IV: “The inherent difficulties of metaphysics, the antinomies which it gives rise to, and the contradictions into which it falls, the division into antagonistic schools, and the irreducible opposition between systems are largely the result of our applying to the disinterested knowledge of the real, processes which we generally employ for practical ends.”25placeholder

Explanation: Bergson thinks that all metaphysics that begins from these intellectual abstractions is doomed to contradiction. They will never be able to reconstruct mobility from immobility. The paradigm case of this, and one Bergson continues to return to in his work is Zeno’s paradoxes. Here are two of Zeno’s paradoxes, the first concerning space and the second concerning time:

(1)   The Dichotomy: Suppose Rowan wants to walk across the road. If he is to get across the road, he must pass the halfway point. Before he gets halfway, he must get a quarter of the way. Before he gets a quarter of the way, he must get an eighth of the way across. This process of halving the distance can go on ad infinitum. Rowan is required to complete an infinite number of tasks in crossing the road, which is impossible.26placeholder Thus, motion is an illusion.

(2)   The Arrow: Imagine an arrow flying towards a target. For motion to occur, it must change positions. However, if you take the arrow at any instant of time, it is motionless. Therefore, every point of the trajectory of the arrow is motionless. But if at every point in time the arrow is motionless, it is motionless at all times during its movement. Thus, motion is an illusion.

Two points. First, we have already determined that rest must be the illusion, not motion. So this argument never gets off the ground here. Nevertheless, it will be telling to outline exactly what is going wrong in Zeno. Secondly, we will see that the second paradox is not concerning time as separate from space; it concerns a conception of time that presupposes space. More precisely, it assumes the intellect’s spatialisation is reality; thus ruling out a priori, real movement.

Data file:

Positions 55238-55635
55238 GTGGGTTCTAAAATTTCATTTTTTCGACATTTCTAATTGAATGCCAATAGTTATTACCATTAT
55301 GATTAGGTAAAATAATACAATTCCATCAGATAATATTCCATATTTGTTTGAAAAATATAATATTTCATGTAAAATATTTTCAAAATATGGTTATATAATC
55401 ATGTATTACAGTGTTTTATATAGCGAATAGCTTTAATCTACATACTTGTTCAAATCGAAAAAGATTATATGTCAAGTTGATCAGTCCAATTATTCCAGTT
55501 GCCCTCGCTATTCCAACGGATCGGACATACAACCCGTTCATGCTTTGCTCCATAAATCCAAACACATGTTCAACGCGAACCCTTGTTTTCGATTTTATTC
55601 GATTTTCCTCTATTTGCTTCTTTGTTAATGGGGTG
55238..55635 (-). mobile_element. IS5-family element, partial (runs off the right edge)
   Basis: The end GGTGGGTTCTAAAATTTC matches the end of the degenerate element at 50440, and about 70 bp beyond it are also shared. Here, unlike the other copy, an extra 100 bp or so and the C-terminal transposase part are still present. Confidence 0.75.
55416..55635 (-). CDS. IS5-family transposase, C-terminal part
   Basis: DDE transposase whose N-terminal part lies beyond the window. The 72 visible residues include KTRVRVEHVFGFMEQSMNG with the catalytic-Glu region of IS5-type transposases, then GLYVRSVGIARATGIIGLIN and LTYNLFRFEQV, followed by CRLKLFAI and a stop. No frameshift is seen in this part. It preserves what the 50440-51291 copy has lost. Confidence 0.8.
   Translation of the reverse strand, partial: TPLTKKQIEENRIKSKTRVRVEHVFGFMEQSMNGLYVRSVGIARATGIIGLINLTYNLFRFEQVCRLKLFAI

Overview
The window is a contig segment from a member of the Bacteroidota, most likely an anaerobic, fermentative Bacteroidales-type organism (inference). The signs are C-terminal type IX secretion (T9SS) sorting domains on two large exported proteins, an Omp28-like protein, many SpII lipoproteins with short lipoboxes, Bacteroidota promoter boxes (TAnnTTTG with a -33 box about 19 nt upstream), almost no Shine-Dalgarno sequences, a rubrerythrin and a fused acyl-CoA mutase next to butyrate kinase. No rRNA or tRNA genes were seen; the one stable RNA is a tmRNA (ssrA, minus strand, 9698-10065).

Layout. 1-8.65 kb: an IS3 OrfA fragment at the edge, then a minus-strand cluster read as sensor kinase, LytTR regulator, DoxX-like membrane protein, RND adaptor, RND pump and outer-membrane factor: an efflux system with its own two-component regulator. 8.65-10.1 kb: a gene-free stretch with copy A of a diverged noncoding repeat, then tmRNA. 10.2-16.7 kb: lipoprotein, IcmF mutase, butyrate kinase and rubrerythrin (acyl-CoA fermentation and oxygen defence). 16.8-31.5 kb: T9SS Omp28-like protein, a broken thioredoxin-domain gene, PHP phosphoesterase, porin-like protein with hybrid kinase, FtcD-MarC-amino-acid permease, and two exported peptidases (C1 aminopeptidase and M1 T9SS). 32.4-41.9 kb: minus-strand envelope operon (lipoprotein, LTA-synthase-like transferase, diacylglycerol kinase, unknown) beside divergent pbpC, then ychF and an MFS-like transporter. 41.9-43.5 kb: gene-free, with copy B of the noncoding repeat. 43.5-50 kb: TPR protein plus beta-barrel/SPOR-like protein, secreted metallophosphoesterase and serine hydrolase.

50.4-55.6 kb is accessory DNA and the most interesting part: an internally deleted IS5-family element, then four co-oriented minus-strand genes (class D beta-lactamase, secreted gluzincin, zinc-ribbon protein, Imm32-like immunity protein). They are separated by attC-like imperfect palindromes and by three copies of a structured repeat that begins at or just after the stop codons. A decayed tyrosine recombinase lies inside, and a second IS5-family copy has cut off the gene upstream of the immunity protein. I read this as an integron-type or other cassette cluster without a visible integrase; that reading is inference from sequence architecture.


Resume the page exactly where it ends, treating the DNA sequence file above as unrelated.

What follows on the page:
The confusion of Zeno’s paradoxes is between motion and space. It is assumed by Zeno that the act of crossing the road (movement), which can be represented by a line AB, has the very same properties as the line representing me crossing the road (space). The line symbolises some movement already lapsed and is retroactively decomposable in an infinite number of ways or according to any law whatsoever. However, my movement across the road is simple and indivisible. You cannot literally divide my movement from A to B – I pass from one side of the road to the other right in front of your very eyes; unperturbed by the mathematician’s incisions through my path. This is a truth encountered every day at every moment of our lives. Movement is an undivided fact, whereas the spatial trajectory of that movement is infinitely divisible. And while we can move from duration, the movement, to this representative abstraction, we can never move in the other direction, from immobility to mobility. This is what the paradoxes prove, “that it is impossible to construct, a priori, movement with immobilities.”27placeholder